[Type text] [Type text] [Type text] Alfaro-Lopez Ã¯Â¿Â½ PAGE \* MERGEFORMAT Ã¯Â¿Â½5Ã¯Â¿Â½
"Give me your tired, your poor,"
For centuries, the United States has attracted people in search of a share of "the American dream" from all over of the world. From the mayflower settlers to the influx of immigrants during the 19th century, U.S. history is one of immigration. The U.S. had previously encouraged newcomers and practiced an open door immigration policy, but that changed in 1882 when it began trying to control immigration by excluding certain people from coming to the country. In 1921 the U.S. continued to adjust its immigration policies with the national origins quota system. Admittance into the United States now depended upon an immigrant's country of birth. With the nation's immigration policies becoming stricter and citizenship even harder to gain, the U.S. saw an increase in illegal immigration. In response the United States toughened laws for legal and illegal immigrants alike.
Despite the tougher laws illegal immigration continued to rise. Today there are over an estimated 12 million undocumented workers in the U.S. ("Comprehensive Immigration Reform Resource Guide" 7). They have become both part of the infrastructure and everyday life for much of the southwestern United States. They have families, jobs, and new lives. The question now is what should be done with the 12 million undocumented workers and their families residing in the United States.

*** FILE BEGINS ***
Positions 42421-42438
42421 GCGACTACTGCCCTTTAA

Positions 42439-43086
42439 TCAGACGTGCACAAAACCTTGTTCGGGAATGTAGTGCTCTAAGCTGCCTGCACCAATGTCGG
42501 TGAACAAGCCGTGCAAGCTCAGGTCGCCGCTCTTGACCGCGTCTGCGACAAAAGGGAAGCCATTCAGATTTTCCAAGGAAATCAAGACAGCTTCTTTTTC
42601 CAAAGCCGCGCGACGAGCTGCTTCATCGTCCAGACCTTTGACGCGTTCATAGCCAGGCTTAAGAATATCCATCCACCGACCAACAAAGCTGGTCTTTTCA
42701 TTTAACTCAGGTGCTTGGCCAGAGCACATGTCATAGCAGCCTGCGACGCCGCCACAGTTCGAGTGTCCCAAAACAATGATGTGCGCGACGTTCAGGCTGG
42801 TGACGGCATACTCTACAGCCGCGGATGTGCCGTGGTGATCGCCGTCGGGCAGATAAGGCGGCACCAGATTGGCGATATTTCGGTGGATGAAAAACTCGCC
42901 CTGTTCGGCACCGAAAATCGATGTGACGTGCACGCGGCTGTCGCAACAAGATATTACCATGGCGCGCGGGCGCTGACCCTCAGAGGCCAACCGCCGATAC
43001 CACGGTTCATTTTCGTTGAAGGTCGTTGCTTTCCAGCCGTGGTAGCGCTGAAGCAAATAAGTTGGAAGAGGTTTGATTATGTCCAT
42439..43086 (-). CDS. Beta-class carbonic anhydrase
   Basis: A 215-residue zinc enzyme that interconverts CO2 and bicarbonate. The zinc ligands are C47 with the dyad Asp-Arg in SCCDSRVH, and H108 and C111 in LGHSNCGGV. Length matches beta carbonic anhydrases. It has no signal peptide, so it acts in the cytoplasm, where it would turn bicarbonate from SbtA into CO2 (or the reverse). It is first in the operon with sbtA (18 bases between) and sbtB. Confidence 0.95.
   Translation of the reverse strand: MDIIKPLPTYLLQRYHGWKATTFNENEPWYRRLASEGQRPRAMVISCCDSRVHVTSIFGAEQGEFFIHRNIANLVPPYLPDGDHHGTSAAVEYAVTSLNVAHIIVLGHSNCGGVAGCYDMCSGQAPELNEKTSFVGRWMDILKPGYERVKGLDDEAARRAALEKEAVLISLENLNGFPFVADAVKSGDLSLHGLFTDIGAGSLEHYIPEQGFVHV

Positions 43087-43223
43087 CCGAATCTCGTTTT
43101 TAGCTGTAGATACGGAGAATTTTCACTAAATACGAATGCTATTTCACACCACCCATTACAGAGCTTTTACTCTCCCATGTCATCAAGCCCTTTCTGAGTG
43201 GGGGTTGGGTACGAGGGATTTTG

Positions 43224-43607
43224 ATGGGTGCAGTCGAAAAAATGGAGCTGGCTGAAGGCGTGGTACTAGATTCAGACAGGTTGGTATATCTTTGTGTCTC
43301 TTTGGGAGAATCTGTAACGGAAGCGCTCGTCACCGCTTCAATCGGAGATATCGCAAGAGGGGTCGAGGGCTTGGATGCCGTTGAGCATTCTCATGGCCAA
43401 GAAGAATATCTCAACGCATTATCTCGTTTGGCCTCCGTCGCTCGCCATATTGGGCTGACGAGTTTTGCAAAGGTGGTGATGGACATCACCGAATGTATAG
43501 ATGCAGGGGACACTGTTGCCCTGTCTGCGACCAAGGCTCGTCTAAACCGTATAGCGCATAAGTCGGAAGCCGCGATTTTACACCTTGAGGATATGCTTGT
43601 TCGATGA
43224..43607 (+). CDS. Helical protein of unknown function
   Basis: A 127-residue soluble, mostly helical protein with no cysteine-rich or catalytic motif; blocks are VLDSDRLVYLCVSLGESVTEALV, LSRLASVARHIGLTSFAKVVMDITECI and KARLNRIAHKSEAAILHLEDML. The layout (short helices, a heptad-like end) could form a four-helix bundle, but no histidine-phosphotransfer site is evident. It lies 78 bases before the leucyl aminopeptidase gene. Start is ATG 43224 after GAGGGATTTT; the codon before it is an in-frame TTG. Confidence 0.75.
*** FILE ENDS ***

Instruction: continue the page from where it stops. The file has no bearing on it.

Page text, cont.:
Immigration reform is a now central topic of debate because of the vast number of undocumented workers, so much so that it became a hot-button issue during this year's Presidential election. Immigration reform was so important, that Presidential candidate John McCain, whose approach "was seen by many Republican politicians and voters as akin to 'amnesty'", gave into political pressure and "now shares...